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Correlation of acoustic features and electrophysiological outcomes of stimuli at the level of auditory brainstem
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 Title & Authors
Correlation of acoustic features and electrophysiological outcomes of stimuli at the level of auditory brainstem
Chun, Hyungi; Han, Woojae;
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 Abstract
It is widely acknowledged that the human auditory system is organized tonotopically and people generally listen to sounds as a function of frequency distribution through the auditory system. However, it is still unclear how acoustic features of speech sounds are indicated to the human brain in terms of speech perception. Thus, the purpose of this study is to investigate whether two sounds with similar high-frequency characteristics in the acoustic analysis show similar results at the level of auditory brainstem. Thirty three young adults with normal hearing participated in the study. As stimuli, two Korean monosyllables (i.e., /ja/ and /cha/) and four frequencies of toneburst (i.e., 500, 1000, 2000, and 4000 Hz) were used to elicit the auditory brainstem response (ABR). Measures of monosyllable and toneburst were highly replicable and the wave V of waveform was detectable in all subjects. In the results of Pearson correlation analysis, the /ja/ syllable had a high correlation with 4000 Hz of toneburst which means that its acoustic characteristics (i.e., 3671~5384 Hz) showed the same results in the brainstem. However, the /cha/ syllable had a high correlation with 1000 and 2000 Hz of toneburst although it has acoustical distribution of 3362~5412 Hz. We concluded that there was disagreement between acoustic features and physiology outcomes at the auditory brainstem level. This finding suggests that an acoustical-perceptual mapping study is needed to scrutinize human speech perception.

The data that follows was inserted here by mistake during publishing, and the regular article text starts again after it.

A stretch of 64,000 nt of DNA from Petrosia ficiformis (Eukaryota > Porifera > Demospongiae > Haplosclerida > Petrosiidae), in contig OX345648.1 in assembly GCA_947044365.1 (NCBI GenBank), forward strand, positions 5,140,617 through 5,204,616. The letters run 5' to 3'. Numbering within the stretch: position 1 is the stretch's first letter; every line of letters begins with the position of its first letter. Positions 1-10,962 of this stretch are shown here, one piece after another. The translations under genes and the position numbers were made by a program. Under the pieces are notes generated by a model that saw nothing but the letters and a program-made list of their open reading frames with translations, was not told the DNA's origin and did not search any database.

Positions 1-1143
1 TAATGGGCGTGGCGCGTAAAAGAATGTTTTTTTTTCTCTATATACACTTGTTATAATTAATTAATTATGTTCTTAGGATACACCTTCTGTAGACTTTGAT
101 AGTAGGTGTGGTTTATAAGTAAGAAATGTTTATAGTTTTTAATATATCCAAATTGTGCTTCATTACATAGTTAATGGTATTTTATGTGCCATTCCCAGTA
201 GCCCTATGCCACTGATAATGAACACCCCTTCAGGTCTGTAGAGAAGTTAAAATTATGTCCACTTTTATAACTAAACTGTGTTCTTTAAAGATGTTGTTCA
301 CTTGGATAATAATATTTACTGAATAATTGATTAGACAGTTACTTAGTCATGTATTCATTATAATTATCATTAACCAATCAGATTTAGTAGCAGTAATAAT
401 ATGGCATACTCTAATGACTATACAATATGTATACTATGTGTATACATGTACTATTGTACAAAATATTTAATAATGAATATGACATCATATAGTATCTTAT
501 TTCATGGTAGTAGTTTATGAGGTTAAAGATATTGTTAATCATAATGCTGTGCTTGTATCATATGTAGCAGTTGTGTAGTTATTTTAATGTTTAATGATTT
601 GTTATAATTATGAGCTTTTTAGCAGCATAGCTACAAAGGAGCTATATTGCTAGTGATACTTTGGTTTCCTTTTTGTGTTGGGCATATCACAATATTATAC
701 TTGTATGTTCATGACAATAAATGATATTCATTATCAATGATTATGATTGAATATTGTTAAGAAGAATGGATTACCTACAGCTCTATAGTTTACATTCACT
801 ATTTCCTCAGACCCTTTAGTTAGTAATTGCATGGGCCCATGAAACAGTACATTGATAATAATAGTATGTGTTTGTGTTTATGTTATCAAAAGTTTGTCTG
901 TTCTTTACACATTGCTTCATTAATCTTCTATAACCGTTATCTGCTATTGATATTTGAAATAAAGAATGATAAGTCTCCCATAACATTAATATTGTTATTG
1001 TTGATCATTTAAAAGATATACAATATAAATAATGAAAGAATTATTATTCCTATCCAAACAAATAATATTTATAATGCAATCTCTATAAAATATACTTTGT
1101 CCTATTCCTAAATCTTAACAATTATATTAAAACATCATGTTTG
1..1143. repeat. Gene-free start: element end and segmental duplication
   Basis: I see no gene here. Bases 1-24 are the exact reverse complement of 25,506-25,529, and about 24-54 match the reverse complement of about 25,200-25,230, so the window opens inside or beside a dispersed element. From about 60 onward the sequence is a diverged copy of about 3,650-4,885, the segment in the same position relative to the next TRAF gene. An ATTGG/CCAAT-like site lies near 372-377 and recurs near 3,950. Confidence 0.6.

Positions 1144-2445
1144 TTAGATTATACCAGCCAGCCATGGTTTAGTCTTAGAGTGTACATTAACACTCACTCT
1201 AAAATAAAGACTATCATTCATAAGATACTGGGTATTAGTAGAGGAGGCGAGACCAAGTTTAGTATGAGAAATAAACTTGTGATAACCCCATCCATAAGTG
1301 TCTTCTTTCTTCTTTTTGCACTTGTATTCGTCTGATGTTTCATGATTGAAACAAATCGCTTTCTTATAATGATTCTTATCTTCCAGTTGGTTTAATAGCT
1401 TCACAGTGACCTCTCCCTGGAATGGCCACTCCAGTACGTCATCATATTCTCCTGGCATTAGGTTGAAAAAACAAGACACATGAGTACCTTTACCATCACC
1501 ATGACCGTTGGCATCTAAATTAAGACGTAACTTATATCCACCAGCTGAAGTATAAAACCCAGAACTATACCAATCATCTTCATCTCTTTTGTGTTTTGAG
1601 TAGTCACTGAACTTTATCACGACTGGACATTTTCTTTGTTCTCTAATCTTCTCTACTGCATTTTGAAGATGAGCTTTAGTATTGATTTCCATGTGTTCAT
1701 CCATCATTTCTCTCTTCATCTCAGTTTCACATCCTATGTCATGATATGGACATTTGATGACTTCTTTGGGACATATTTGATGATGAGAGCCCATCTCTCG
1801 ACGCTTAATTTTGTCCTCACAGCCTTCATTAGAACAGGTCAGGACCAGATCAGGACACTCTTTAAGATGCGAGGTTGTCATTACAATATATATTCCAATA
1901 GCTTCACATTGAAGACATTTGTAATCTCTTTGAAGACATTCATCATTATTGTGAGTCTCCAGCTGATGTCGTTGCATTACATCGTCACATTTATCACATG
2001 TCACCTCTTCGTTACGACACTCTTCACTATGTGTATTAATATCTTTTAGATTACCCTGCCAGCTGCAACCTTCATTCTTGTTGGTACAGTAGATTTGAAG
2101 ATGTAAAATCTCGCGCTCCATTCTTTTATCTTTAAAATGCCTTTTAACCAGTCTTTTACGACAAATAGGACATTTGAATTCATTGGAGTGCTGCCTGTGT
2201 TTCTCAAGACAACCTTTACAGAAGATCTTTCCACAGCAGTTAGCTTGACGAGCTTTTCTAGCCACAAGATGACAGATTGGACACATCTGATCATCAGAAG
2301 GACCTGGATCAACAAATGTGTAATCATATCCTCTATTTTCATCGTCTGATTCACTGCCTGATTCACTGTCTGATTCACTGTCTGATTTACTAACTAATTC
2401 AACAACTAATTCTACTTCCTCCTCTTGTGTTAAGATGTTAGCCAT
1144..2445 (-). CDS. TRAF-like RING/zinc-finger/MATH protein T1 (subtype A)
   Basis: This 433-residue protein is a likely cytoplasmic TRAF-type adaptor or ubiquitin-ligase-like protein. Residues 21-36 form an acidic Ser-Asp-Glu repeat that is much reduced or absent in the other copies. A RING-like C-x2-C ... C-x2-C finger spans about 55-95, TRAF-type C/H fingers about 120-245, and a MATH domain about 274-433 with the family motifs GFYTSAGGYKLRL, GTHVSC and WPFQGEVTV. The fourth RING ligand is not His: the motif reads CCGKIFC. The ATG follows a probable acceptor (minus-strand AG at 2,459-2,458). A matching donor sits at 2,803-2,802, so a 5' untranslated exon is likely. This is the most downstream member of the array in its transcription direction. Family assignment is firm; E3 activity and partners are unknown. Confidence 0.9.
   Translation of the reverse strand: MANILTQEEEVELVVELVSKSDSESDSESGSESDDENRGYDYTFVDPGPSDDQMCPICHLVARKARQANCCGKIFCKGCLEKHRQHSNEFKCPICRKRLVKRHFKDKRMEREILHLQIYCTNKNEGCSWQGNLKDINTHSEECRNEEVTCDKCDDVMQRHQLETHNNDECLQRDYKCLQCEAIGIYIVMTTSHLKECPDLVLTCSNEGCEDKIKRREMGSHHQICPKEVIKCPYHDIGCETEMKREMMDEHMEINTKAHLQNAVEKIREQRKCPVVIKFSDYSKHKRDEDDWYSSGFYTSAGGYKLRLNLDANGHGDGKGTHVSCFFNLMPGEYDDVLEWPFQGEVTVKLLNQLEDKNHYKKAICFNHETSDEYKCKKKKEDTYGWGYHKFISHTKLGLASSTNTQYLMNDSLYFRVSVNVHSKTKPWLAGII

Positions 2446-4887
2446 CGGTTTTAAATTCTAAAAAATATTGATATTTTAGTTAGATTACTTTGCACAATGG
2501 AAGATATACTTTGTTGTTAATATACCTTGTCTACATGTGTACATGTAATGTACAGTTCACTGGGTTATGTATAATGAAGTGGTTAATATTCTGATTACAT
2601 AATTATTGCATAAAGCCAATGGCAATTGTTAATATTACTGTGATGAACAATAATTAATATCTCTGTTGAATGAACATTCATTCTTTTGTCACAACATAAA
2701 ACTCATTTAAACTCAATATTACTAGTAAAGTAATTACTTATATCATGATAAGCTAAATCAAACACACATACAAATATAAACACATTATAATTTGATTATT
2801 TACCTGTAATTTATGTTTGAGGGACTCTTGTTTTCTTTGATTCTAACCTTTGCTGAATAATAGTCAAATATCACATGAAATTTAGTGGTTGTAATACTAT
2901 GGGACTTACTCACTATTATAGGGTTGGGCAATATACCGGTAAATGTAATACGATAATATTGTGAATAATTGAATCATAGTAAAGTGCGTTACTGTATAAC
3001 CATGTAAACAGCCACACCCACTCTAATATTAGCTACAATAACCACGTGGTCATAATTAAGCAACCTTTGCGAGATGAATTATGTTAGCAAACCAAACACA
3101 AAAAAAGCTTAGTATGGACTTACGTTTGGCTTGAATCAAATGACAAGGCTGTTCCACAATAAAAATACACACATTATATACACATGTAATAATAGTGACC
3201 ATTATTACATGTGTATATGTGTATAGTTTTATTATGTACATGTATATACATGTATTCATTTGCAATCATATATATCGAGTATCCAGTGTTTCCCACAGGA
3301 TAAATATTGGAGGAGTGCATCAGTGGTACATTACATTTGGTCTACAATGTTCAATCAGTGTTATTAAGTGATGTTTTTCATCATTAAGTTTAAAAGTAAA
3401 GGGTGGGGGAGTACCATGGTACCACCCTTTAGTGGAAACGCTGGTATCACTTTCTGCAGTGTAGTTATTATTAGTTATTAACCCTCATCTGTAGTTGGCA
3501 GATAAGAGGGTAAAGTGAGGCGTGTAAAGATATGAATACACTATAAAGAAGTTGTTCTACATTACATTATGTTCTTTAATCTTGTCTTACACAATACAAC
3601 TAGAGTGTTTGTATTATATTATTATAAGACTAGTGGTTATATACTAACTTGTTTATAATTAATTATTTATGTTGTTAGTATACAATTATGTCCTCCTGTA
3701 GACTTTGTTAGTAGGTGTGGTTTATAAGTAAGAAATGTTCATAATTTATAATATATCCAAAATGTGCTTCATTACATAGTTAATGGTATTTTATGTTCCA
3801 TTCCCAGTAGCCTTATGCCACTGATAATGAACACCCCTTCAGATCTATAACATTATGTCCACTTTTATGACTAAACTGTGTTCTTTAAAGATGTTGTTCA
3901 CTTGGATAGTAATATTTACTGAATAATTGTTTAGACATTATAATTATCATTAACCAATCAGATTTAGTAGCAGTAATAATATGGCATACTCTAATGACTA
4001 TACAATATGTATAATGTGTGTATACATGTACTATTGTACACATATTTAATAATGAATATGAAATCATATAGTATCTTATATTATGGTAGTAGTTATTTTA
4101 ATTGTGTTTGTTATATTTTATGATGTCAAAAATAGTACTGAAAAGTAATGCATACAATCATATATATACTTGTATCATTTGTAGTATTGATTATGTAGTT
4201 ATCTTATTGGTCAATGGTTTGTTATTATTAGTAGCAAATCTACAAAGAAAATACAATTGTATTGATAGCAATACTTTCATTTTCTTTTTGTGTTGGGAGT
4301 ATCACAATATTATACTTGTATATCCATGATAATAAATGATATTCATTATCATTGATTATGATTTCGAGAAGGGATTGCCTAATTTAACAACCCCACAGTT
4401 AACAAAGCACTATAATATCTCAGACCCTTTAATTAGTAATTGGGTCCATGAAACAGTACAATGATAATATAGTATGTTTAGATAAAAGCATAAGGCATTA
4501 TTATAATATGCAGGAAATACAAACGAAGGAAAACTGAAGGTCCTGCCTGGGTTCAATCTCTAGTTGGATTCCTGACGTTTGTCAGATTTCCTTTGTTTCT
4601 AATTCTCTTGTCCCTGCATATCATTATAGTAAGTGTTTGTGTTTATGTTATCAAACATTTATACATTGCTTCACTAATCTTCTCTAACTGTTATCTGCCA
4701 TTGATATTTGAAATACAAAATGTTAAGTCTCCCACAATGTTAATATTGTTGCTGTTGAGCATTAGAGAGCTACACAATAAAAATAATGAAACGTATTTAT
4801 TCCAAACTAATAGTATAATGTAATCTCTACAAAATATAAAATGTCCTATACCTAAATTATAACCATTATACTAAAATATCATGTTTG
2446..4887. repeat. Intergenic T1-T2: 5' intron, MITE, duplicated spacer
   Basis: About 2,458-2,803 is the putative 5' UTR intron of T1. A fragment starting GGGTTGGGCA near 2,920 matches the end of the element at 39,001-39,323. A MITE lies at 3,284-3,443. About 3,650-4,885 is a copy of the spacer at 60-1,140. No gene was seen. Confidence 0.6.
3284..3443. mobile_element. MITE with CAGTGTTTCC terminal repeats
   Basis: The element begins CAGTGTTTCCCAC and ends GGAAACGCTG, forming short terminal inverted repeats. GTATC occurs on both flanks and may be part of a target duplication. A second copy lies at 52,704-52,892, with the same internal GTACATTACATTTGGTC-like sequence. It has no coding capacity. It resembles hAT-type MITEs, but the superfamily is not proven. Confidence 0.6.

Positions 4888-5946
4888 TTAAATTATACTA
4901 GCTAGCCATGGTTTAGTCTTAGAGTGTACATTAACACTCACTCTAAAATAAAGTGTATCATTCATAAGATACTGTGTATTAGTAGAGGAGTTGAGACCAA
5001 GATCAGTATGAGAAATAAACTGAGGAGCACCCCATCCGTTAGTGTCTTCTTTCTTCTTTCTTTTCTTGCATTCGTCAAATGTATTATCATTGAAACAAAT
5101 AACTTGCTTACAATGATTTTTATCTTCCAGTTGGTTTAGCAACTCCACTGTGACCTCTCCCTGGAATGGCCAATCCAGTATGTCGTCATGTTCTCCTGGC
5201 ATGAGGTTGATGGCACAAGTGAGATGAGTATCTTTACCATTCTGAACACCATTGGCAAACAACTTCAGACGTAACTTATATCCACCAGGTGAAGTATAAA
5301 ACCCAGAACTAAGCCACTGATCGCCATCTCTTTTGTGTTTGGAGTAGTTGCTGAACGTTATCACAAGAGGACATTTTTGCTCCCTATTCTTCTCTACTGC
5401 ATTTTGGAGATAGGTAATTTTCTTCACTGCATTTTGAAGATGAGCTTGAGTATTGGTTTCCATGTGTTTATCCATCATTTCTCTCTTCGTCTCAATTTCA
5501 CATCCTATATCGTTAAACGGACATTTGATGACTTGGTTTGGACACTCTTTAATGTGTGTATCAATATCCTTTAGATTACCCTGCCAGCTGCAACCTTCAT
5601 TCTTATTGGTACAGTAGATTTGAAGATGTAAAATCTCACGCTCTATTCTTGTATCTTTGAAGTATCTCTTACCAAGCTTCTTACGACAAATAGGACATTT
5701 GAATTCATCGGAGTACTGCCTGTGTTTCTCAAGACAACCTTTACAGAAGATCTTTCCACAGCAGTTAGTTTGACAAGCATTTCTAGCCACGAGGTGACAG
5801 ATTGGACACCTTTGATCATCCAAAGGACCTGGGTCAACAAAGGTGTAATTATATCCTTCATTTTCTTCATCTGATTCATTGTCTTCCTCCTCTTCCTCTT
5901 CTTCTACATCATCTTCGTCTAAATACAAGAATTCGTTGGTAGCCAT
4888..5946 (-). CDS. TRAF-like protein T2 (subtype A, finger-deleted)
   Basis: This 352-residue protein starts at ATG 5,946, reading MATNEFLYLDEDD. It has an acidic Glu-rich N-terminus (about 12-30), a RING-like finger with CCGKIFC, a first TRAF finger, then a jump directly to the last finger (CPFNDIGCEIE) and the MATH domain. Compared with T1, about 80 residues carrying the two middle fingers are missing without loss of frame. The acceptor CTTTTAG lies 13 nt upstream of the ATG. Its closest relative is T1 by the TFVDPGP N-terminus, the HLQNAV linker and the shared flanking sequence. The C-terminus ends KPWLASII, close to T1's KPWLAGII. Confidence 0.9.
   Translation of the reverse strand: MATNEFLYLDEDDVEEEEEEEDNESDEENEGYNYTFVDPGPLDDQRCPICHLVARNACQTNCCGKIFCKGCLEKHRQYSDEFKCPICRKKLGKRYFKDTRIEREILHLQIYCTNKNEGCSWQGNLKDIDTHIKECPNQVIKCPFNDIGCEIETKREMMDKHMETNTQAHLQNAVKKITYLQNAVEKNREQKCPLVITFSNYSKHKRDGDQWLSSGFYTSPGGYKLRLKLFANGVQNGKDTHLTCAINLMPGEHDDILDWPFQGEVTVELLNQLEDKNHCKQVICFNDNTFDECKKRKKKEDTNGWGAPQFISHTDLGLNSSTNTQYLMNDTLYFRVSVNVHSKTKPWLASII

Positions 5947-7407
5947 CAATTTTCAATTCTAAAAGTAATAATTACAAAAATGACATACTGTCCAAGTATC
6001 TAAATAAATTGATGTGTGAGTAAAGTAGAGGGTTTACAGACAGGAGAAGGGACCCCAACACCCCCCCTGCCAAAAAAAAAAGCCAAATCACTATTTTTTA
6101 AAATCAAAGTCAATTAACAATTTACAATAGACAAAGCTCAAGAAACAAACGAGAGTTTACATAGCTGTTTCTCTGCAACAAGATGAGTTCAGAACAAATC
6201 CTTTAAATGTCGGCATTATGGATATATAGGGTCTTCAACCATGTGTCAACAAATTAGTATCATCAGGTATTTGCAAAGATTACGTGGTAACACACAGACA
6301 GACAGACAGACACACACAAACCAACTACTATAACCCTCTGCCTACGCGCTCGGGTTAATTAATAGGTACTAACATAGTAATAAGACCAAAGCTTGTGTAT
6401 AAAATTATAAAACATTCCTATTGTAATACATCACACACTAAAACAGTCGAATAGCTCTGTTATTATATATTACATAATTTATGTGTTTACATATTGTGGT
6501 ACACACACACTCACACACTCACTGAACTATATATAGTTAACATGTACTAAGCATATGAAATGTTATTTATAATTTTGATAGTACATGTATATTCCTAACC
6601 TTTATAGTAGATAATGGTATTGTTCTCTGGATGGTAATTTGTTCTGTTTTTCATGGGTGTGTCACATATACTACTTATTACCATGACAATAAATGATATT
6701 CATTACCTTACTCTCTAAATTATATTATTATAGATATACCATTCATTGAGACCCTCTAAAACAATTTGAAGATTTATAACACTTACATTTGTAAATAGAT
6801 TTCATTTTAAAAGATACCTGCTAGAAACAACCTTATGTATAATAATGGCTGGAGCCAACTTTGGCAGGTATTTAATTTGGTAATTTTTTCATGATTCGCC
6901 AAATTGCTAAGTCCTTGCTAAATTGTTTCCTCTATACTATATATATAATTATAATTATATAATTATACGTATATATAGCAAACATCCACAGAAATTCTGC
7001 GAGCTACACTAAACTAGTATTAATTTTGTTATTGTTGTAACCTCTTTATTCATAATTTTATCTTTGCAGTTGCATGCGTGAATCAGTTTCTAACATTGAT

Keywords
Neurophysiology;Speech perception;Speech evoked responses;Auditory brainstem response;
 Language
Korean
 Cited by
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